A care home will also be required to keep records documenting their compliance with this new requirement. The Guidance notes that care homes should keep a record of the vaccination or exemption status of staff members and those entering the home and the date that the status was last checked. Care homes do not, however, have to record the clinical reason behind any exemption. There is also no requirement to check a person’s vaccination status every time they enter; the care home can make any subsequent checks via their own records from the person’s previous visit. However, these records should be reviewed regularly to ensure that they are kept up-to-date. Such records will also provide evidence to the CQC of a care home’s compliance with this legal requirement at any future inspection or visit.
As registered providers and managers will be aware, it is criminal offence to obstruct the entry and inspection of a care home by the CQC without a reasonable excuse. However, the Guidance makes it clear that not granting entry to a CQC inspector or another individual in compliance with this new requirement would be appropriate and reasonable, unless they are exempt.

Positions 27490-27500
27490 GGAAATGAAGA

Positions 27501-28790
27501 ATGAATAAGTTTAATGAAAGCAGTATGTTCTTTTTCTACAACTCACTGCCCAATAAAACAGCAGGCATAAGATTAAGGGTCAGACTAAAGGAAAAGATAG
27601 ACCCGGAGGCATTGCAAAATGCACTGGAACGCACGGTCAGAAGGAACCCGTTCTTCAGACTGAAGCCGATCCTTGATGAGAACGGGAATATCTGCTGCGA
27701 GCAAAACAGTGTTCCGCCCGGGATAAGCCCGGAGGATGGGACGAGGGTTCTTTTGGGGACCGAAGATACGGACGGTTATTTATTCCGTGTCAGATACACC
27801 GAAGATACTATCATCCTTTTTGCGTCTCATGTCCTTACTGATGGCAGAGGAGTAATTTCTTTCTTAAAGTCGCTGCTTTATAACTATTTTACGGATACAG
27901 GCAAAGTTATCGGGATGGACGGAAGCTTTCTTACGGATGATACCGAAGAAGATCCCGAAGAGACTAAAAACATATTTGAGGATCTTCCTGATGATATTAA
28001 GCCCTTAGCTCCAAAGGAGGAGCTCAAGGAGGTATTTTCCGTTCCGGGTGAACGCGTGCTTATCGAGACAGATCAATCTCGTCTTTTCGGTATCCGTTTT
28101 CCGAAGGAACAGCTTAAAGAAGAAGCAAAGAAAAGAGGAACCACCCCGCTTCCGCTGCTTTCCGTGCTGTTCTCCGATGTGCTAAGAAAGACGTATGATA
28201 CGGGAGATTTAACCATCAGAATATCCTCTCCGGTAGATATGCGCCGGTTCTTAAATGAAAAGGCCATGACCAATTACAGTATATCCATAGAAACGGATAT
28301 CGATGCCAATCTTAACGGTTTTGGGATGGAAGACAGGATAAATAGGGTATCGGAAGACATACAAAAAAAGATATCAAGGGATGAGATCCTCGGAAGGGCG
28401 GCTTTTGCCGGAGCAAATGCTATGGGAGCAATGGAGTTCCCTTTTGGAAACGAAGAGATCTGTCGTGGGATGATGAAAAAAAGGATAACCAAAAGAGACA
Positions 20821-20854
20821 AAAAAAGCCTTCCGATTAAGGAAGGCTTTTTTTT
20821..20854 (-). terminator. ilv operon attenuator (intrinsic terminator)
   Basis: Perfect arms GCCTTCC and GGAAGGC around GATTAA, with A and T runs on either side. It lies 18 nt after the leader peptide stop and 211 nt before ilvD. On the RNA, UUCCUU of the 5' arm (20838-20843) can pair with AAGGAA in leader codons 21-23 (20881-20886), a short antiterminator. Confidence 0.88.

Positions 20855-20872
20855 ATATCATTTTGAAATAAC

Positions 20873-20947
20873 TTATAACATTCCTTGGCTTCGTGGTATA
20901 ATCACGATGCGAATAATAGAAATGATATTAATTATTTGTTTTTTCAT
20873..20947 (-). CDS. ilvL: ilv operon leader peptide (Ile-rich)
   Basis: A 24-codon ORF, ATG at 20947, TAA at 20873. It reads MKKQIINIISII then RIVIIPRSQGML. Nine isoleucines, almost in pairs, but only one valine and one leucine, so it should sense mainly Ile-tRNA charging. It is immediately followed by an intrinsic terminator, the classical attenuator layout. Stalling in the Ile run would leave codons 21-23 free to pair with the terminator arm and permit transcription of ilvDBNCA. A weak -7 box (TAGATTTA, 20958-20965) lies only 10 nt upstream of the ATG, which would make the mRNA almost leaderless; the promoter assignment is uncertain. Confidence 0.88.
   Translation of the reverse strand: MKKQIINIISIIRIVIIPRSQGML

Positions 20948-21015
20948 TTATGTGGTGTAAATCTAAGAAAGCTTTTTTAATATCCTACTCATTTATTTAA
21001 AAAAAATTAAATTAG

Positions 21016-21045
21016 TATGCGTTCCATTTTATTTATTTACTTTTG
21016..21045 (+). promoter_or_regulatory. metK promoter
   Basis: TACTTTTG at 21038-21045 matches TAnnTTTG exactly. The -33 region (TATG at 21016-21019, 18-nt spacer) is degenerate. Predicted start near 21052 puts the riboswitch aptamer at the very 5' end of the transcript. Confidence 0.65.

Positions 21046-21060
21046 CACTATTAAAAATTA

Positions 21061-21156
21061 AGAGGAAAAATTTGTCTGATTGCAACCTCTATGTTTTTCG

At Stephensons, we have a team of specialist CQC lawyers who regularly advise CQC registered provider and managers nationwide in relation to registration; compliance; enforcement action; criminal investigations; and appeals to the First-tier Tribunal (Care Standards Chamber). You can contact our specialise CQC lawyers now on 0161 696 6250.